16″ x 10″ Watercolour
There is a Turkish film called Entelköy Efeköy Karsi (http://www.youtube.com/watch?v=kFmswW2tUt4 with English subtitles) which beautifully and hilariously illustrates the lack of understanding between the incoming “enlightened, arty and enviromentally aware” townies and the farming community upon whom they descend. The story revolves around the relationship between the leaders of the two camps and how love and profit eventually lead to reconciliation. I was reminded of this wide difference in attitude on a walk through the winter woodland above Esenkoy yesterday morning in the excellent company of Oludeniz Hash Harriers. Any clearing in these woods with nearby car access was full of litter, and I do mean full. Yet all summer Turkish families will come for traditional picnics and barbecues and sit happily amongst the piles of debris to add their own contribution of wrappings, broken glass and dirty tissues at the end of the day. It’s heartbreaking to me to despoil such natural beauty, and it will take a generation to change. On a positive note, more and more often, I see local schoolchildren go out of their way to use the litter bins that have appeared all across Fethiye. Somebody, somewhere deserves due credit and our gratitude for this change.
7″ x 5″ Acrylic on card
Is the sea as beautiful as this every day?
Does the sky look like this all the time?
Is this furniture, this window
always as lovely as this?
by God no,
There must be something behind this somewhere.
Orhan Veli Kanik,
Translated by Bernard Lewis (1982)
More Turkish poetry in translation
Fethiye, the ancient city of Telmessos suffers an unfortunate lack of old buildings as the town was struck by devastating earthquake in 1857 and then again in April 1957 when 3200 buildings were damaged.
Fethiye Vortex, Watercolour, 16″ x 10″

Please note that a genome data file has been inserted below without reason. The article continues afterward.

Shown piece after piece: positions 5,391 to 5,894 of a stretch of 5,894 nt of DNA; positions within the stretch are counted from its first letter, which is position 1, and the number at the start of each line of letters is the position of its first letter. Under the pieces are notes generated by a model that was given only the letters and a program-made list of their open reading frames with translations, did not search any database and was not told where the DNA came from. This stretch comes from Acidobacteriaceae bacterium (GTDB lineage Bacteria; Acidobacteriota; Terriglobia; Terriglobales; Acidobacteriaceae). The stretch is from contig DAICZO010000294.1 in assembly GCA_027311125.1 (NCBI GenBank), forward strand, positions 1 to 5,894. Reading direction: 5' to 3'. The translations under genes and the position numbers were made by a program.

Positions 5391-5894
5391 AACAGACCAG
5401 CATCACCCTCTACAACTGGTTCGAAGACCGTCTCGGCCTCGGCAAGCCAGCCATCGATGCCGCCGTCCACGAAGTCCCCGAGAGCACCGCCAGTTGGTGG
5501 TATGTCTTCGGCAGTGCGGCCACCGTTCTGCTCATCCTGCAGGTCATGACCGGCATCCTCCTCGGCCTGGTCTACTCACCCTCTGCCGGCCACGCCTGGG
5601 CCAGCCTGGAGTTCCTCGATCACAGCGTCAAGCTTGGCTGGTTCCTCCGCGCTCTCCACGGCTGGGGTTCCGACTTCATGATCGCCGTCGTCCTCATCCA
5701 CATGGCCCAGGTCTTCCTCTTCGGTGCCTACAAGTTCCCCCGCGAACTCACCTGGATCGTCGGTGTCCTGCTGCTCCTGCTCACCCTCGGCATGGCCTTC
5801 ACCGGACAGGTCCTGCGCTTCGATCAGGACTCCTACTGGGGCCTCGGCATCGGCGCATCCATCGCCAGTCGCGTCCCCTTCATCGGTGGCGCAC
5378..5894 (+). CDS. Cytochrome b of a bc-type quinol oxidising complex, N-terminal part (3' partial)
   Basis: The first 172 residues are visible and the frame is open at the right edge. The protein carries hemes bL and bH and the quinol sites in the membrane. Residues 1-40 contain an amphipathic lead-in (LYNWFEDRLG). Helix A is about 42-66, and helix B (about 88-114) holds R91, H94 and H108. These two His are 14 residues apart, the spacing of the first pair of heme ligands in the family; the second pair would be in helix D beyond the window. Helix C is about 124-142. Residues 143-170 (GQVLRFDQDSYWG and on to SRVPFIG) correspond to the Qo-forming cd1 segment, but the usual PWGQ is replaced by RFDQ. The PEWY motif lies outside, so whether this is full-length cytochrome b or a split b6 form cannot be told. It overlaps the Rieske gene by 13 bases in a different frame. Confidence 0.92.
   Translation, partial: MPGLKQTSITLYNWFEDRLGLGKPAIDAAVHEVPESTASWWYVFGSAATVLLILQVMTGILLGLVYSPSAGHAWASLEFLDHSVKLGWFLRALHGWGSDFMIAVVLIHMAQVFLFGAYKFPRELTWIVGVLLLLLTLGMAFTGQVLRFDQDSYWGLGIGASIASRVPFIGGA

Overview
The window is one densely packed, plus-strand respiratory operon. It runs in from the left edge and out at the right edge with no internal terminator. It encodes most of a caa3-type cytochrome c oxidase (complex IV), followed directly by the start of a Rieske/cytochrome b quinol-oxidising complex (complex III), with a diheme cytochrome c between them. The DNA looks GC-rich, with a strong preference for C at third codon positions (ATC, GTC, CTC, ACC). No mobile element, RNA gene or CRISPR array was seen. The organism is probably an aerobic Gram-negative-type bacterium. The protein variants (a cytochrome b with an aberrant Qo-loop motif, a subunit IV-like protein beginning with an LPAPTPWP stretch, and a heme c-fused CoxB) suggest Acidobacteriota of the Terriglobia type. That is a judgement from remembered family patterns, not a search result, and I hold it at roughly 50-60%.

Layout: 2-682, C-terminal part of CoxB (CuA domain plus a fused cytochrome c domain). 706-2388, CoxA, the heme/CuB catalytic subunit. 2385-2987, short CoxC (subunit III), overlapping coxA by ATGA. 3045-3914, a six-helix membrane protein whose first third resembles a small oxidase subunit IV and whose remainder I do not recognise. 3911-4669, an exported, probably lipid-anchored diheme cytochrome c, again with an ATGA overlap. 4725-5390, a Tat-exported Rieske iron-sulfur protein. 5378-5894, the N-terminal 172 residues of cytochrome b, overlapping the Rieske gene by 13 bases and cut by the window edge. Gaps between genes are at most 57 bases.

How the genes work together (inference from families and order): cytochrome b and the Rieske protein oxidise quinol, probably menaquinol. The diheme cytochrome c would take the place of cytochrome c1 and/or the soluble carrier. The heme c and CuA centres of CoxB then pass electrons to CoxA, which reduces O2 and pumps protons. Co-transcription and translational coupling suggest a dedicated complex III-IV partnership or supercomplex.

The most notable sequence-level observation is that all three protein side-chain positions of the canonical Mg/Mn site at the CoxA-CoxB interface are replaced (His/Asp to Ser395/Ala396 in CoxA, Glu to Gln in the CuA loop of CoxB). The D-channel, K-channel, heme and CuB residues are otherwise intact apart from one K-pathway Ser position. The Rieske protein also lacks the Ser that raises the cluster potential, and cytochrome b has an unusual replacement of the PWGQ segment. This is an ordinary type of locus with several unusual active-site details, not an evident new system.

The art movement of Vorticism, founded by abstract artist Percy Wyndham Lewis was a mixture of Futurism and Cubism and lasted from 1912-1915. It was the first English art movement dedicated to abstraction and ultimately it too was destroyed by a tremendous earthquake, better known as The First World War. Vorticists recognized the power of technology, particularly the machine and anticipated that it would result in a bleak,purposeless life for humankind. They must have been thinking of the mobile phone……
Then the earthquake here in June 2012 provided the final inspiration for this watercolour.
Acrylic on card, 8″x 5″
There is so much stuff out there on design and composition that it makes my head spin, especially in any discussion of form. However, I’ve been reading about a simple enough concept and that is the importance of repeating shapes across an image. In today’s painting I have deliberately incorporated some triangles into an otherwise fairly standard observation of a vineyard. I think it works well. Such simple concepts can really help too when you’re stuck for a idea. Draw a shape, repeat it a few times and, like a Rorschach test, a subject may spring to mind.
Poppyfield. Acrylic on card, 8″x5″
“How we spend our days is, of course, how we spend our lives.” – Annie Dillard
Almost everything I need to say about the discipline of A Painting a Day is expressed here On Painting: apaintingaday. by Duane Keiser who is credited with inventing the whole concept in 2004. Nowadays, there is even an ebay guide to collecting these small artworks. While I am very attracted to it for the reasons described by Duane, I also want to be free to create work over longer or even shorter periods, not just one day, for example the series I am making on Kayakoy. My Daily Paintings will be here but I will post others too.
I’d also like to thank Duane Keiser for introducing me to Annie Dillard.